Presidential Vote In Uruguay Safeguards Marijuana Legalization
In a Sunday presidential run-off election in Uruguay, Frente Amplio (Broad Front) candidate Tabaré Vázquez beat opposition candidate Luis Alberto Lacalle Pou by 53.6 to 41.1 percent, a vote that had major implications for the future of Uruguay’s historic marijuana regulation.
While Vázquez has promised to continue implementing marijuana regulation, National Party opposition candidate Lacalle Pou had said that if he were to become president, he would repeal major parts of the law, including government-regulated sales to adults – the most distinguishing feature of the Uruguayan initiative.
“Sunday’s presidential election result safeguards Uruguay’s historic marijuana legalization” said Hannah Hetzer, Policy Manager of the Americas at the Drug Policy Alliance. “The Uruguayan people determinedly chose the presidential candidate who will continue the country’s progressive policies, including the roll out of the world’s first national legally regulated marijuana market.”
Vázquez, a 74-year-old oncologist who was president from 2005 to 2010, pertains to the same left-of-center coalition as current President José Mujica, who has made world headlines in recent years for his austere lifestyle and progressive politics, including spearheading the marijuana legalization proposal. After President Mujica’s call for marijuana legalization and a year-long dynamic campaign by Uruguayan civil society groups, on December 10, 2013, the Uruguayan parliament approved the bill, making their country the first in the world to legally regulate the production, distribution and sale of marijuana for adults.
Since then, the government has been rolling out the implementation of the law, which allows for domestic cultivation of six plants per household, cannabis social clubs, and licensed sales to adult residents in pharmacies.
In recent years, debate and political will for drug policy reform has gained unprecedented global momentum. In June, the West Africa Commission on Drugs, initiated by former United Nations Secretary General Kofi Annan and chaired by former Nigerian President Olusegun Obasango, called for drug decriminalization and for treating drug use as a health issue. Shortly thereafter, the Heads of Government of the Caribbean Community (CARICOM) agreed to establish a commission toreview marijuana policy in the region in order to assess the need for reforms to marijuana laws. Currently, medical marijuana is being debated in Colombia, Chile, Costa Rica and Jamaica.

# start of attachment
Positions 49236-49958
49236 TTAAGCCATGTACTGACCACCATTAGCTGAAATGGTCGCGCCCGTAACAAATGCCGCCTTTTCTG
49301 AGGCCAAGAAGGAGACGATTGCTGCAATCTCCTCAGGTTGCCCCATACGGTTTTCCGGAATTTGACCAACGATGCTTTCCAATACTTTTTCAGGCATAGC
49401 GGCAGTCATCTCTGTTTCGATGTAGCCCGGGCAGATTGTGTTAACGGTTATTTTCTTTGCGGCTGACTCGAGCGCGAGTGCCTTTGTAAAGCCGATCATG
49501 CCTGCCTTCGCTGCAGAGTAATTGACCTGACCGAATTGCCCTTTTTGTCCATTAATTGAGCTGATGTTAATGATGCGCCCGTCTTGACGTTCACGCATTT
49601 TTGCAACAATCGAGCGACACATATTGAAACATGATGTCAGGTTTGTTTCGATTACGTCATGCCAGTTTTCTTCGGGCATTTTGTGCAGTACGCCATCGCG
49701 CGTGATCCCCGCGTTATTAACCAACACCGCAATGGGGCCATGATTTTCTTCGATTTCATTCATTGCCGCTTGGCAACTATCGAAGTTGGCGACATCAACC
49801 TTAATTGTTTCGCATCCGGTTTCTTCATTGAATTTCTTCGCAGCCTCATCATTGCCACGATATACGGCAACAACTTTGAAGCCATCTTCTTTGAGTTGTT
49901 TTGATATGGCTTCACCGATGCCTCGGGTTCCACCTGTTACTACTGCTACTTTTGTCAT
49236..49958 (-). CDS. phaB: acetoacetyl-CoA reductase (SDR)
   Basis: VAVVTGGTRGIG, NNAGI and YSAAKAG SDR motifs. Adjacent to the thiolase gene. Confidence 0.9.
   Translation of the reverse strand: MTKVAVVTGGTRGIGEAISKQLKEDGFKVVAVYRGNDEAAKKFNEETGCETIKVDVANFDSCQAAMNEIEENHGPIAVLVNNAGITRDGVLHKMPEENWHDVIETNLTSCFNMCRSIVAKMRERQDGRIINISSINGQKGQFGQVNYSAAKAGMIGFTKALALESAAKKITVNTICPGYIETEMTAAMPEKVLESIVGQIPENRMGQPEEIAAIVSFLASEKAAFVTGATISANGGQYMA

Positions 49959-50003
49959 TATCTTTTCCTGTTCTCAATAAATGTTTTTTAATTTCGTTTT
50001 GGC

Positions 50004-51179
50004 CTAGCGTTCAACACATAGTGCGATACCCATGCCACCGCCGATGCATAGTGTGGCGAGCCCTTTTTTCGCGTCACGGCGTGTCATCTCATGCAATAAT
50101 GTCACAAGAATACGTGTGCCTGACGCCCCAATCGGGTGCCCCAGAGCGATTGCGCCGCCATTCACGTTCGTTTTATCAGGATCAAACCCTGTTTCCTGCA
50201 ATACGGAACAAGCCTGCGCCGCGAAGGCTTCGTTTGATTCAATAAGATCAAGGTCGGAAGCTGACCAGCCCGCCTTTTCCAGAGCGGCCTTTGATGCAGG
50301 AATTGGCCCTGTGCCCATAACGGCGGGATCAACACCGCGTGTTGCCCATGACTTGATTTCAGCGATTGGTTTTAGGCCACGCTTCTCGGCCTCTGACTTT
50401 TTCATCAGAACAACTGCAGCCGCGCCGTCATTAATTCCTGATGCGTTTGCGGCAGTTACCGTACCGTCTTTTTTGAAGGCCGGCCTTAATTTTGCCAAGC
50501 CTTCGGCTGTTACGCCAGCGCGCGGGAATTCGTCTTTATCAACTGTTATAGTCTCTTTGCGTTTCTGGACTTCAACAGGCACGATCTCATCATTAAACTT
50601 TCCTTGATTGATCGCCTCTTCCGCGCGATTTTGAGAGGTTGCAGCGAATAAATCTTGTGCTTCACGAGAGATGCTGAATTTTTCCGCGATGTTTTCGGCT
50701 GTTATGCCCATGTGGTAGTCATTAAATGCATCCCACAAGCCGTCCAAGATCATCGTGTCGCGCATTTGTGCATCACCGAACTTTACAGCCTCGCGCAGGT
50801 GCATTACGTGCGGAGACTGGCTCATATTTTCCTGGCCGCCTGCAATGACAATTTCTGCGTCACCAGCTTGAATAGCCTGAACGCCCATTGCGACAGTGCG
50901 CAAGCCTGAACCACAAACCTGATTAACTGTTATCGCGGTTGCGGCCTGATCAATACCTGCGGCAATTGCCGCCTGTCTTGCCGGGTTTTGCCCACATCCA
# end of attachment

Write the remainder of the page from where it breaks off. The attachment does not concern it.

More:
In the U.S. midterm elections, Alaska and Oregon joined Washington and Colorado in approving ballot initiatives to legally regulate marijuana, while residents in Washington DC voted 70% in favor of a measure to legalize the possession of up to two ounces of marijuana for adults over the age of 21 and allows individuals to grow up to six marijuana plants in their home. And in a surprising response from the U.S. government, in October, Assistant Secretary of the Bureau of International Narcotics and Law Enforcement Affairs William Brownfield announced the U.S.’s new position on global drug policy, which rest on four principles: respecting the UN drug control conventions; accepting flexible interpretation of the conventions; tolerating different national drug policies; and combating criminal organizations. When referring to tolerance for different policies, Brownfield even said “accept the fact that some countries will have very strict drug approaches; other countries will legalize entire categories of drugs.”
“We are witnessing a clear departure from the hardline prohibitionist global framework the US has being pushing for so long,” said Hetzer. “It marks a new period of relative openness to debate and alternative ideas.”